Laverne always says that the “retelling” is super important — it’s revolutionary. It totally is. Hearing someone articulate their struggle, or even their triumph, when they look like you and they’re representing you, you get to see that there’s possibilities in the world. That’s really wonderful.

What I think is great about my portion [in The T Word] is that I shake up this stereotype of what a black trans woman is. I really love the fact that we were able to get all my other [trans] sisters with me… to get all of them visually shown, having us interact with each other, showing that sisterhood, that bond. It’s so important. Because for other girls, community is what’s going to help [them] in this movement.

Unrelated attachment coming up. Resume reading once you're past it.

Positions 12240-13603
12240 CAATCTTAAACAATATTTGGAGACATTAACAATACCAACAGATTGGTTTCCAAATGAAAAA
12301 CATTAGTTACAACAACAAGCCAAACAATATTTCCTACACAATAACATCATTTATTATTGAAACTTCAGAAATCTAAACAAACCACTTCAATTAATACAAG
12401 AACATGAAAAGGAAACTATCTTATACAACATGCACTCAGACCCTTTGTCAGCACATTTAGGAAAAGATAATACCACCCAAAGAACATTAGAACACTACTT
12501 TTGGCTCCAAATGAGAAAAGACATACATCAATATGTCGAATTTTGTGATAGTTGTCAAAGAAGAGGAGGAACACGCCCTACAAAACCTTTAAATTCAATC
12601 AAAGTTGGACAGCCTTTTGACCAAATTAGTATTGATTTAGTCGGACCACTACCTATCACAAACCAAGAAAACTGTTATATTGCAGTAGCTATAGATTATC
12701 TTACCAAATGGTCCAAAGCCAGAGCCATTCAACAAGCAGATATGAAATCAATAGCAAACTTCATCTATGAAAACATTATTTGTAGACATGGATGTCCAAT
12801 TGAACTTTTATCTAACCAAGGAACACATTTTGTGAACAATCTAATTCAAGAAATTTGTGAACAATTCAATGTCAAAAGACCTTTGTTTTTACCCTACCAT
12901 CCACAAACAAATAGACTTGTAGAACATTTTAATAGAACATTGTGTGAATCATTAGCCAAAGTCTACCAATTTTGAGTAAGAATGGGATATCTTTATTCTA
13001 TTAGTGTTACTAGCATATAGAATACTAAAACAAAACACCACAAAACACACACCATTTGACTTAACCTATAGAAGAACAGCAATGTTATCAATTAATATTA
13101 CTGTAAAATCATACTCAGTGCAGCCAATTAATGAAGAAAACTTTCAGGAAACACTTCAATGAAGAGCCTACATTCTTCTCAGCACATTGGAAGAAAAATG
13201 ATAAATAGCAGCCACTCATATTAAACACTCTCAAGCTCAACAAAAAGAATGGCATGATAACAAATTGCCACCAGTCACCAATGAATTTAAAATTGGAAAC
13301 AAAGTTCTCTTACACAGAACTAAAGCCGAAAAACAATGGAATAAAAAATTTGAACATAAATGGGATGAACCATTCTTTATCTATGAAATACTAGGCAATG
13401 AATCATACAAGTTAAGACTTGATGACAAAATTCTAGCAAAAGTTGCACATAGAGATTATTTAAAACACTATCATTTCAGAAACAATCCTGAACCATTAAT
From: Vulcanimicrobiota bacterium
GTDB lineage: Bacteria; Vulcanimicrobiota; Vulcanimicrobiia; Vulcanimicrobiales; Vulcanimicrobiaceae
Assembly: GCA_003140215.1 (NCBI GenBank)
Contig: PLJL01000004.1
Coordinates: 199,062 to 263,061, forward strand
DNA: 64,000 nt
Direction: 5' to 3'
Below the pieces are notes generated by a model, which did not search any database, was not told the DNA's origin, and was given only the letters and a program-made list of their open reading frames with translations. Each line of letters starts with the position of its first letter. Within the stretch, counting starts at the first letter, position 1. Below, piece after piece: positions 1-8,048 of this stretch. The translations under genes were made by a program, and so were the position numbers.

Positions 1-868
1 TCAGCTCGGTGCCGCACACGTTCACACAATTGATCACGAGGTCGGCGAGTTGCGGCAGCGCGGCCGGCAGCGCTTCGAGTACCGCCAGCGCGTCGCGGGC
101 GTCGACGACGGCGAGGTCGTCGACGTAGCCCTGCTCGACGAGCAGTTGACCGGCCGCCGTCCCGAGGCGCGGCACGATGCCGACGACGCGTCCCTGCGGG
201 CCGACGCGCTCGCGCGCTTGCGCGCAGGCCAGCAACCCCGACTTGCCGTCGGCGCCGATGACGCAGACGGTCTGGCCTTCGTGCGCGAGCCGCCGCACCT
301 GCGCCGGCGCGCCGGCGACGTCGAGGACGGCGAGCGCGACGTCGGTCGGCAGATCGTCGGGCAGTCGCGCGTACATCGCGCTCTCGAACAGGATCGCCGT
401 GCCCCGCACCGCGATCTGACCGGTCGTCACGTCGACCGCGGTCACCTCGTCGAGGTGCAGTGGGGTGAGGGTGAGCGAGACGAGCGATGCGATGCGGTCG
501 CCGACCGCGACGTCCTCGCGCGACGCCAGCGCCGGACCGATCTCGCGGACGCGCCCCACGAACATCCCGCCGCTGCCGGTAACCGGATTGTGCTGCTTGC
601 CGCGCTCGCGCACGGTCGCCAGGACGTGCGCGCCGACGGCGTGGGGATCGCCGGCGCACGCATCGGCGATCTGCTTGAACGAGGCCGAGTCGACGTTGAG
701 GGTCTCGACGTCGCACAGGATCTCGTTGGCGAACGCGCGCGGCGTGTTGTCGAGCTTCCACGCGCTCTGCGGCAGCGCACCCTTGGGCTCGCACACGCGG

And the youth are the next, driving force of the [trans rights] movement. We bring so much nuance to this conversation, building community between young people of color, showing that we can come together in solidarity and affect some change is really important. So showing what BreakOUT! does, showing our “family” aspect, and then showing the criminalization and injustice — all of that together — is why… I’m proud [of my part in the documentary].

whitetears365:

postracialcomments:

Look at these thugs destroying their community!

Gang violence within the pumpkin community, we must not let these gangsters tarnish the great American image with their shenanigans 

Where are the white leaders speaking up about this?! Sarah Palin, Mitt Romney, Bill O’ Reilly?! Where are you?

Who are we to blame for this type or destructive behavior? Iggy Azalea? Macklemore? The white community has got to stop with this behavior if they ever want to move on.